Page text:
Thank you for the opportunity to assist you!The big picture is, no, you do not have to file a police report every time you have a wreck or otherwise damage your car. In fact, many states do not require police to investigate a run of the mill collision unless 1) someone requests it, or 2) there is personal injury or death.However, what and how much you tell your insurance company may be a different matter. Go back and read your insurance policy. Look for the section that tells you when or under what circumstances your policy requires you to report damage to your car. This may vary according to state law, the company itself, or the terms of your individual policy.Normally, a person must report damage or some sort of "issue" with their car when there is a possible claim by the car's owner or there is damage to someone else's person or property. In other words, if I run my car in the ditch and do some minor damage to my car, I probably don't have to report it unless I am going to utilize the "comprehensive" or "collision" portion of my policy to fix my car. But, if I run into the ditch and hit another car, hit a person, knock over a mail box, etc., then generally I would HAVE to report this to my insurance company so that the company has adequate notice of any claim I might make or someone might make against me or my policy. If the company doesn't get notice, they could deny coverage, which means I'd have to pay for the damage out of my own pocket. (Then what's the point of having insurance?)CAUTION #1: Do not lie to your insurance company. If you lie about the circumstances regarding how the damage to your car occurred, or whether or not other property was damaged or a person or people were injured, it could be a state and/or federal crime.CAUTION #2: Most states have a hit and run statute. Hit and run occurs when a person driving a vehicle causes damage to someone else's person or vehicle or other property AND fails to stop and identify themselves and/or share insurance information. Hit and run is often a misdemeanor but it CAN be a felony, if there is significant damage or a person is injured.Obviously I do not know how, if at all, your car was damaged coming home from the bar. However, if you also wound up damaging someone else's property (or person) when you damaged your own car, you COULD potentially be charged with hit and run. Since I do not know what state you are in, I cannot talk any more in depth about hit and run, other than to warn you this is a possible consequence.What to do now?Well, it sounds like your car is banged up. Get it fixed. If you call the insurance company to report the damage, they will ask you lots of questions about where it happened, how it happened, when, etc. They will also ask if you got hurt or if anyone else got hurt, and if anyone else's property was damaged. It's your decision what you choose to say to these people, but understand that if you do not tell the truth (or you lie and get caught) it may be legal trouble for you.Second, and perhaps MOST important, if the police come around and want you to talk about the damage to your car, how it happened, etc., DO NOT SAY ANYTHING. If you damaged someone else's property, the other person might have gotten your license plate, a description of your car, etc., and then called the police. The police may already believe you are responsible for damaging someone else's property, if they tie you in with the vehicle. But cars don't get charged with crimes, people do, and the cops may not know WHO was driving your car, even if they figure out it was YOUR car which caused someone else injury or property damage. If you say, "Yes, officer, it was me, I was driving..." then congratulations, you have just allowed the cops to charge you with a crime they probably could NOT have proven otherwise. All due to your confession.How to deal with the police? Easy: "I wish to speak with an attorney before I answer your questions." If necessary, repeat until they understand that you will not be saying anything. End of story.You NEVER have to talk to the police. Exercise that right if they ask you questions. DO NOT LET THEM COERCE YOU INTO TALKING. Stand your ground.I hope this response helps you. Good luck with this situation. If you find my response helpful, please rate it positively so that I can receive credit for my work.Thanks,Shuband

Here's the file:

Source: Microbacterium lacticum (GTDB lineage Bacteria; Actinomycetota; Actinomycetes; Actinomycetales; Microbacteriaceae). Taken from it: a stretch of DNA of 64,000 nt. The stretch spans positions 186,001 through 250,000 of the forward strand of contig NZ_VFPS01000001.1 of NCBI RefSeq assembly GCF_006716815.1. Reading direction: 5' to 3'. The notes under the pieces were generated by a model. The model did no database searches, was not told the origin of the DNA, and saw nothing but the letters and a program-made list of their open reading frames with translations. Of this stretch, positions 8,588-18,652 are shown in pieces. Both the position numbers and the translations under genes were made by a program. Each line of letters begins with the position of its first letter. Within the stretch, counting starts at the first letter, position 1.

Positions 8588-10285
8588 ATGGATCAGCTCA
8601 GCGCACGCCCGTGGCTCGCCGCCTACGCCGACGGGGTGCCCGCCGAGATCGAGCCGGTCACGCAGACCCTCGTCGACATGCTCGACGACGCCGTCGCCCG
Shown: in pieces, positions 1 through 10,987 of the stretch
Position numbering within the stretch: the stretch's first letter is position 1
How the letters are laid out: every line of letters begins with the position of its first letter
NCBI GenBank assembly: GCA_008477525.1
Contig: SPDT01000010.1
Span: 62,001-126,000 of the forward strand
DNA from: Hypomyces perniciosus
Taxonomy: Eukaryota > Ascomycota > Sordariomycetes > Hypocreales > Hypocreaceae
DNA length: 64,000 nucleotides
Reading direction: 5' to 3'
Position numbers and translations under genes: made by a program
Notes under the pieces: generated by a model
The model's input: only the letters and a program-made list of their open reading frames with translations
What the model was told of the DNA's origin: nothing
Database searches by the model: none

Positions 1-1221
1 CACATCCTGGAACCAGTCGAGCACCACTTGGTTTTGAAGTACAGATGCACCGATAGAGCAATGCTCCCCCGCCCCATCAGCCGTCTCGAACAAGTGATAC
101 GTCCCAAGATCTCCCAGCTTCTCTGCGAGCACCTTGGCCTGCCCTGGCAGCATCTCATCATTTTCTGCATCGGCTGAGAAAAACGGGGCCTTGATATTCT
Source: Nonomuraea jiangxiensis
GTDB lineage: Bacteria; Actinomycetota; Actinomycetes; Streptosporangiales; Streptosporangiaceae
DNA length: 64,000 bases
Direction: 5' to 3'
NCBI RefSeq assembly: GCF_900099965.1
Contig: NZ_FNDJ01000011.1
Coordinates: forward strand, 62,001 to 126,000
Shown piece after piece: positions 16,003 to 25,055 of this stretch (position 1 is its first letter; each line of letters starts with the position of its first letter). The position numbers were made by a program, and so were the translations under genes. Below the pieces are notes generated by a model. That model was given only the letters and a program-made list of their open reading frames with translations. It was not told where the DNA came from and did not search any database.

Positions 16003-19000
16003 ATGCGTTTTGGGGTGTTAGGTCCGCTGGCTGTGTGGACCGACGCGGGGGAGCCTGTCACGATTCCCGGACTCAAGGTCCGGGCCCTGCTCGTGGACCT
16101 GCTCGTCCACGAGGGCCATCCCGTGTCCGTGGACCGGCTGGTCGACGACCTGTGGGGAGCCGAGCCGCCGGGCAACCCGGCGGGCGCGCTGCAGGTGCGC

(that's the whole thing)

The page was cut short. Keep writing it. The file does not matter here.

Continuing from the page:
Thanks so much, very informative. So I guess the big concern for me is when they ask all of the questions concerning the details of the accident, and I say I left X bar, are they going to attempt to find footage of me leaving or prove intoxication? I'm in NC and the only thing damaged aside from my car was the road railing, and I wouldn't really classify it as "damaged"
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